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Bundling Big For Black Friday: CEA

11/11/2009 08:53:34 AM Eastern

New York - Black Friday isn't starting the
day after Thanksgiving this year â€” it's already begun.

That was the
message Shawn DuBravac, chief economist/research director, and Steve Koenig,
industry analysis director â€” both of the Consumer Electronics Association (CEA) â€” presented at CEA's annual CES Unveiled press event, held here yesterday.

"Black Friday has
begun early," DuBravac said. "Consumers are starting to go out, which is
consistent with [the idea] that they're shopping around more [this holiday
season]."

DuBravac noted
that while Black Friday has traditionally been about doorbusters, they have
been "seeing some feature-rich devices in the mix" this year, including
Internet-connected TVs. "You see this across a variety of product offerings. It
will be interesting to see which wins on Black Friday â€” lowest price point, or
will [the consumer] be willing to step up for features?"

Bundling will also
be a prominent retail tactic this holiday selling season, Koenig said, pointing
to a Best
Buy computer bundle
offering a netbook, monitor, desktop, router, laptop
and in-home network set-up for $1,199 as a prime example. "Bundling will be in
abundance to get that higher ticket," he said.

Looking ahead to
International CES, Koenig and DuBravac addressed what they believed would be
the largest trends at the show. These included:

  • interactive and 3D
    TV;
  • mobile TV,
    software and packaged media;
  • a new screen-size
    "sweet spot"; and
  • apps and
    accessories.

DuBravac said the
3D TV market was set to grow and that the CEA believed 2010 was the first year
a viable market existed around 3D. Attendees should look for 3D emerging in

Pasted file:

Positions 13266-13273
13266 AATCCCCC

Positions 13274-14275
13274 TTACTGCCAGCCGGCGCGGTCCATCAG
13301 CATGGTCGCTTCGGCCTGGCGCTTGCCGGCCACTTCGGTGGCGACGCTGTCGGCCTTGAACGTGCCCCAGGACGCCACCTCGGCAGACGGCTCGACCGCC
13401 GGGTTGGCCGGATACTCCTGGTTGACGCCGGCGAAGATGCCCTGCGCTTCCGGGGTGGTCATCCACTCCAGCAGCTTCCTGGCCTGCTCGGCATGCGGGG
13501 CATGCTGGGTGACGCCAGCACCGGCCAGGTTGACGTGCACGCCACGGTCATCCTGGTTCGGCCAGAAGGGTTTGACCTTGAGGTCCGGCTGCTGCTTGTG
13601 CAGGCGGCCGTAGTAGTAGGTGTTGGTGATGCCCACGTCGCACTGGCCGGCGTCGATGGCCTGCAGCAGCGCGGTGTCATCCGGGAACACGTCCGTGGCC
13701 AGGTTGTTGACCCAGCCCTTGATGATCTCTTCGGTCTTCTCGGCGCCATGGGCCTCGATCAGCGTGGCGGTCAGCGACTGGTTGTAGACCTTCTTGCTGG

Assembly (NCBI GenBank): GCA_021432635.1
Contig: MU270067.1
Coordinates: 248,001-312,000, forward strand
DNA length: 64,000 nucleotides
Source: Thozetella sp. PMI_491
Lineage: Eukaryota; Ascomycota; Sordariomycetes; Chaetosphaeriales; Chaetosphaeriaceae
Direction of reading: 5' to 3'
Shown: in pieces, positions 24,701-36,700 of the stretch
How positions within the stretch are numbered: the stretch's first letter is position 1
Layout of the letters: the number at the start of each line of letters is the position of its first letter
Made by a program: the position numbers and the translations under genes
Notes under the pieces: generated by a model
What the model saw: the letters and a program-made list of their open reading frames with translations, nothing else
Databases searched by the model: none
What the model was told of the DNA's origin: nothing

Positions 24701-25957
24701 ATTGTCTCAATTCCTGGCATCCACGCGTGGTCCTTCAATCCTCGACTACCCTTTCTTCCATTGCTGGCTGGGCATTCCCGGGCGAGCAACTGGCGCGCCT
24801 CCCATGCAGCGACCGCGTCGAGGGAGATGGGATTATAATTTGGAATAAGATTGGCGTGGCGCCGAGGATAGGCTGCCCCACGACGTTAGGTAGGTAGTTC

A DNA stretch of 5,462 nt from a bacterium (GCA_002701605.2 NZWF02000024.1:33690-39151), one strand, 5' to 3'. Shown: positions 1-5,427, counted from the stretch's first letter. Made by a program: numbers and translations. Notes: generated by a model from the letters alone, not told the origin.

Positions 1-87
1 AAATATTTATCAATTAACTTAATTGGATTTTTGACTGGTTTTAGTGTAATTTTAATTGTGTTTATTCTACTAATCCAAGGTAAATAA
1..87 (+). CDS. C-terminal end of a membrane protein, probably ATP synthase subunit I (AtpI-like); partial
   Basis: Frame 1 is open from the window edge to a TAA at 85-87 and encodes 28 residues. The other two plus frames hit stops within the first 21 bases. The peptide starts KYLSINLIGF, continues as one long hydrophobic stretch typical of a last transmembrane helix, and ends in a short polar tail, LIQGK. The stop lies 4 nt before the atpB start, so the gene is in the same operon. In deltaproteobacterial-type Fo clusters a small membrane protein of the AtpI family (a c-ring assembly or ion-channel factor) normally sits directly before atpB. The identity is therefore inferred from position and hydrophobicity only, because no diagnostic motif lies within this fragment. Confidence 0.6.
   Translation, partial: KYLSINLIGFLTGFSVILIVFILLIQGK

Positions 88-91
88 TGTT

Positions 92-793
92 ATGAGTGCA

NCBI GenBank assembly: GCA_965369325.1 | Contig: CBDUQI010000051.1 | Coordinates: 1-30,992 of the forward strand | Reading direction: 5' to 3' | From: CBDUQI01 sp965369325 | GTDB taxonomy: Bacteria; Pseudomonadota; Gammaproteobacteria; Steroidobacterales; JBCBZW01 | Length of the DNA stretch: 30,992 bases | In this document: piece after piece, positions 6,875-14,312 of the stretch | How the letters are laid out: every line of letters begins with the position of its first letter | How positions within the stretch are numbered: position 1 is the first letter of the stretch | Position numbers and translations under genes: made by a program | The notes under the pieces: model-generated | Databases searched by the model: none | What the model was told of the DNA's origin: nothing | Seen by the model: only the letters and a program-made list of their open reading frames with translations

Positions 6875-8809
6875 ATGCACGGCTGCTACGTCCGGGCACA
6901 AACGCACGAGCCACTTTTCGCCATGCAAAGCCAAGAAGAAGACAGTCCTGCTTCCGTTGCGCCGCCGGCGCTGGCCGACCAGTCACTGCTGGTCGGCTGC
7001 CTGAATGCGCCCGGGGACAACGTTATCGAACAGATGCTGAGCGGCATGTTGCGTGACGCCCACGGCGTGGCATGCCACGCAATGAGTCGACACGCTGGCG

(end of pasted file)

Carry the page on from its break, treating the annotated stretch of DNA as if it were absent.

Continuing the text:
other devices, he added. "Watching where else 3D turns up is something to look
for on the show floor."

According to the
CEA, 17 percent of adults have seen a 3D movie in the theater in the past 12
months.

Moving on to the
next trend, Koenig said CES attendees will see a lot of content options on
display. "The fact we have all this content means consumers need a way to
corral it all. One area that really highlights this is the vehicle ... Consumers
want a way to access content in the car," he said.

According to the
CEA, 50 percent of men and 37 percent of women are very or somewhat interested
in listening to Internet radio in their car. Thirty-four percent of men and 29
percent of women are very or somewhat interested in checking their email in the
car.

The third trend to
watch for at CES, the pair said, was the idea of a screen size "sweet spot."
Until recently, the majority of CE devices occupied either the low end of the
screen size spectrum (1 to 5 inches) or the high end (15 inches and larger).
This year, netbooks and e-readers occupied that screen-size void. Show-goers
should look for technology that use that screen size. "A lot of innovation is
left in that part of the screen spectrum," DuBravac said.

Apps and
accessories rounded out the forecasted trends, which went along with CEA's
prediction
that accessories will be the one of the best sellers this
holiday season.

"Apps, in a word,
are omnipresent," Koenig said. "The fact of the matter is this apps phenomenon
is starting to grow across a variety of CE devices ... Apps is the most
frequently spoken word at the 2010 CES."

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